Royal Basin Trail is a 13.9 mile heavily trafficked out and back trail located near Sequim, Washington that features a lake and is rated as moderate. The trail offers a number of activity options and is best used from June until October.
From Sequim, 3 miles east on U.S. 101 to Palo Alto Road. Turn right and drive 7.5 miles to Forest Service Road 28. Stay left and drive 1 mile to Forest Service Road 2860. Turn right and drive 11 miles to the Dungeness Trailhead.
One of my all time favorites!
Beautiful scenery. Good trail. Spectacular lake s open meadows with deer and marmot. Also saw s grouse!
Amazing! Most beautiful trail I've been on! I uploaded some of my favorite pics for you!
Royal Basin is a beautiful hike. I do not recommend doing this as a day hike unless you are a glutton for punishment or a marathon runner. I went backpacking with friends and due to work schedules, we had to start the hike at night 8:30 PM at the Upper Dungeness Trailhead. Our packs were about 35 to 50 lbs and we were planning on staying two nights.
The trail starts off pretty easy to hike - level and serene - passing thru mossy heavily treed forestland for about 1 mile until you get to the first bridge. Keep right at the big boulder to go to the Royal Basin trail. It continues to be mossy and lovely even though the daylight was fading. You get to a point where a sign lets you know about the 3500 ft level where fires are no longer allowed. This is important to note later on in my review...
Here it begins to steadily climb until you emerge into an open bouldery area of rocky trail. Let the switchbacks begin! It was dark enough that I was glad I could not see what was ahead for fear of that nagging feeling of "Oh gawd. Another switchback ahead". Nope. You just keep on trucking up the trail. It was about here that we switched on our headlamps and stopped to rest for a moment. Little cotton tail bunnies darted about seemingly unaffected by our presence.
We arrived into the Lower Meadows at about 1:00 AM. Even though we were supposed to camp at Royal Lake, I am glad to say we decided not to that night. After setting up camp, it began to rain. And following the rain was a tremendous, booming lightning/thunder storm! It rumbled the ground until the trekking poles fell over. We all laid awake in awe until it stopped raining and thundering - about 6 AM. After a 45 minute nap, we got up and decided to break for Upper Royal Basin.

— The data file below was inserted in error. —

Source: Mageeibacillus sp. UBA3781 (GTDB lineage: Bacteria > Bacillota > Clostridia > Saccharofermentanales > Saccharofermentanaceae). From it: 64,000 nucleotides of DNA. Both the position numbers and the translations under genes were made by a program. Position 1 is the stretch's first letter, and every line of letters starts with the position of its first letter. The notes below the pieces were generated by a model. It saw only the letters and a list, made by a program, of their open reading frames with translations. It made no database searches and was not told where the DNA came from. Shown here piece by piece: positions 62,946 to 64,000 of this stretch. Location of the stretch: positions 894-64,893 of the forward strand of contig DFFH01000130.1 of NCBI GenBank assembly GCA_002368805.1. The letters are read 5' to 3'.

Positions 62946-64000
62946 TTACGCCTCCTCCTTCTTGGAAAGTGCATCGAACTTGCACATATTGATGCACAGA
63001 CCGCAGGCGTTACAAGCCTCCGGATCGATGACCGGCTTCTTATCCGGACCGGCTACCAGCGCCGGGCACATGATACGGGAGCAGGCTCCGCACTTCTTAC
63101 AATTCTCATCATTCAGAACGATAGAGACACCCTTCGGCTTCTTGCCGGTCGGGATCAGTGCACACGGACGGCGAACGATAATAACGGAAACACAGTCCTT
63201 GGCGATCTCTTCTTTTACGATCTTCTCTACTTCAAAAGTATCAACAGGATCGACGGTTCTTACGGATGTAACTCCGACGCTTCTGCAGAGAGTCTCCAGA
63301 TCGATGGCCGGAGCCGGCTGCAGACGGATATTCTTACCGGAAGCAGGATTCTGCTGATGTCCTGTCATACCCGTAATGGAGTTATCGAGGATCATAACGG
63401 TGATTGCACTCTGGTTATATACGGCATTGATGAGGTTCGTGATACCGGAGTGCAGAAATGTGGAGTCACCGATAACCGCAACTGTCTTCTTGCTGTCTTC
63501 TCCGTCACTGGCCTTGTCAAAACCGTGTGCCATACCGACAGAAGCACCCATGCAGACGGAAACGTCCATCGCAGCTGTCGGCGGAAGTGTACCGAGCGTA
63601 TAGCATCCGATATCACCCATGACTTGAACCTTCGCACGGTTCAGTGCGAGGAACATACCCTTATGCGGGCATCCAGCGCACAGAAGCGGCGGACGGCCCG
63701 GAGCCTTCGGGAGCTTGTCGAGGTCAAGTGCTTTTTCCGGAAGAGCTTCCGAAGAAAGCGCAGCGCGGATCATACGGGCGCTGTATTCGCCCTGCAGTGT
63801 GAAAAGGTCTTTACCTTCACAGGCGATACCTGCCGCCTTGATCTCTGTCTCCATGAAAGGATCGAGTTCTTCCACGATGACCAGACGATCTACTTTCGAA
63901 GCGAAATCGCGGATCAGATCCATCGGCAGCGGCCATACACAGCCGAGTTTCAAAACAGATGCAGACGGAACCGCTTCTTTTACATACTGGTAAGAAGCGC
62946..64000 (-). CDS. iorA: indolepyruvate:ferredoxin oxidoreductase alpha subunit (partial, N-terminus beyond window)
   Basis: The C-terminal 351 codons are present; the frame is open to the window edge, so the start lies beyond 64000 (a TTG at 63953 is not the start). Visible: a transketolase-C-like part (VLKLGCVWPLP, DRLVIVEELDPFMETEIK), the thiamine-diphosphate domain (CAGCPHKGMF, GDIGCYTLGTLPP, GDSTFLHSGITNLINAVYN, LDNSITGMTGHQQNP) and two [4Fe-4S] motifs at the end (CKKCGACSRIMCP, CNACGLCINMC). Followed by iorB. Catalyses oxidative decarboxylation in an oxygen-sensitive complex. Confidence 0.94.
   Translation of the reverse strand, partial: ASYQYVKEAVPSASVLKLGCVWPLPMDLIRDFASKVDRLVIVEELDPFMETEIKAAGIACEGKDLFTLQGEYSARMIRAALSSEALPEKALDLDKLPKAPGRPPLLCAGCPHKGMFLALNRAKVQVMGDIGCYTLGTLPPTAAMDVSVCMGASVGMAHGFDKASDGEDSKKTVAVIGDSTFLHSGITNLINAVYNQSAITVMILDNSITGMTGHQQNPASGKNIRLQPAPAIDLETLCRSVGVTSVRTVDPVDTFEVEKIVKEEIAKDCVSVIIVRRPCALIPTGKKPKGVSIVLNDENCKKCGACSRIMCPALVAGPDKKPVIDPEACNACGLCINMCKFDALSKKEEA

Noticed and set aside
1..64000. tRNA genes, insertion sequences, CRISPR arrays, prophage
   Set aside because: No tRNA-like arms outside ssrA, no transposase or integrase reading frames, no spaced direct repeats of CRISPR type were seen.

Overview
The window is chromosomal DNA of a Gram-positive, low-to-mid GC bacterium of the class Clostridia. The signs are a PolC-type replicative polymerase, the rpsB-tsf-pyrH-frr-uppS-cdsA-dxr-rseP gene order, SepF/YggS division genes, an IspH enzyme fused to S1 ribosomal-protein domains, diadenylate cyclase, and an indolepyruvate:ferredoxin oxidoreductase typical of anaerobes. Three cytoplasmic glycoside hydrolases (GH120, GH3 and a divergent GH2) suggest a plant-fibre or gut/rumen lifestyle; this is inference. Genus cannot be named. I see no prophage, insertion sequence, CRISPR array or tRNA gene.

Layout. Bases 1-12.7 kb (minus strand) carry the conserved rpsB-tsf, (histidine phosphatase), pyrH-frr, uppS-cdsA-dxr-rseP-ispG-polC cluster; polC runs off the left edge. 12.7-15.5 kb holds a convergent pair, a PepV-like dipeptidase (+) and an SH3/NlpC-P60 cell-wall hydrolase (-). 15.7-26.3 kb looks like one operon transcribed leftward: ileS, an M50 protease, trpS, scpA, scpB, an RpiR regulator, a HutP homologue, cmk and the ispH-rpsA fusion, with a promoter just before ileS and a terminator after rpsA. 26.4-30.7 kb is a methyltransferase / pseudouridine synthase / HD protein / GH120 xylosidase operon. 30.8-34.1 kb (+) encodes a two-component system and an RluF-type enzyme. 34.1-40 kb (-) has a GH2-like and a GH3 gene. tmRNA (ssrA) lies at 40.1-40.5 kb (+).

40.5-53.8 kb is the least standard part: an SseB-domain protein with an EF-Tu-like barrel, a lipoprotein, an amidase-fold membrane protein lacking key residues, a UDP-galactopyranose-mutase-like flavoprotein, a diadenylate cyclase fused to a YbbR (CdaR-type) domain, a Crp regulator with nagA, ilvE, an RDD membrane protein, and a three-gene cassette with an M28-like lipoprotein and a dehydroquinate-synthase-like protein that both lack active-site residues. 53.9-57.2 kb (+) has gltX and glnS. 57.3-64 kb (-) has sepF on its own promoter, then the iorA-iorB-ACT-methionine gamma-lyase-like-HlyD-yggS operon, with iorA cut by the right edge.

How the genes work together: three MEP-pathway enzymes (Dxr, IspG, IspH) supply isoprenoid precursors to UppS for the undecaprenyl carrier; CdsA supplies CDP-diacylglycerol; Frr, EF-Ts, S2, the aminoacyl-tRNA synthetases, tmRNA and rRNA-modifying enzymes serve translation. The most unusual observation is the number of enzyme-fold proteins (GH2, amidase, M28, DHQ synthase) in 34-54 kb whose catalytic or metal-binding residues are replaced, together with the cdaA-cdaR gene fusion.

There is only one major campsite at the Lower Meadows unless you want to snuggle against someone else's tent. The rest of the meadow is thick with underbrush. Royal Creek meanders all over the place, so there are plenty of places to pump water. Right after the meadow, the trail ascends a series of steep switchbacks to Royal Lake. The lake is teeming with trout - brook trout that is - and we did see some monsters gliding and jumping thru the water. If you are camping here, I would recommend the campsite on the far side of the lake opposite the entrance. It looks like the most private. But we were determined to go to Upper Basin, so we trudged on.
Passing the ranger cabin, the trail emerges into a meadow and then begins climbing up a hillside following a draw. The trail can be narrow along the rocky open mountain side. Eventually you get to the Upper Royal Basin area where you see a beautiful blue tarn. I did swim in the frigid blue glacial waters and it wasn't as cold as I thought it would be. You will get some peculiar stares from passerbyers and a few irked photographers that they must wait to experience this placid little lake. The surrounding foliage is mountain creeping phlox, lilies, blue bells, and little yellow sunflowers. It is a very pretty site. A marmot family also greeted us at the lake and didn't seem to care too much of our existence.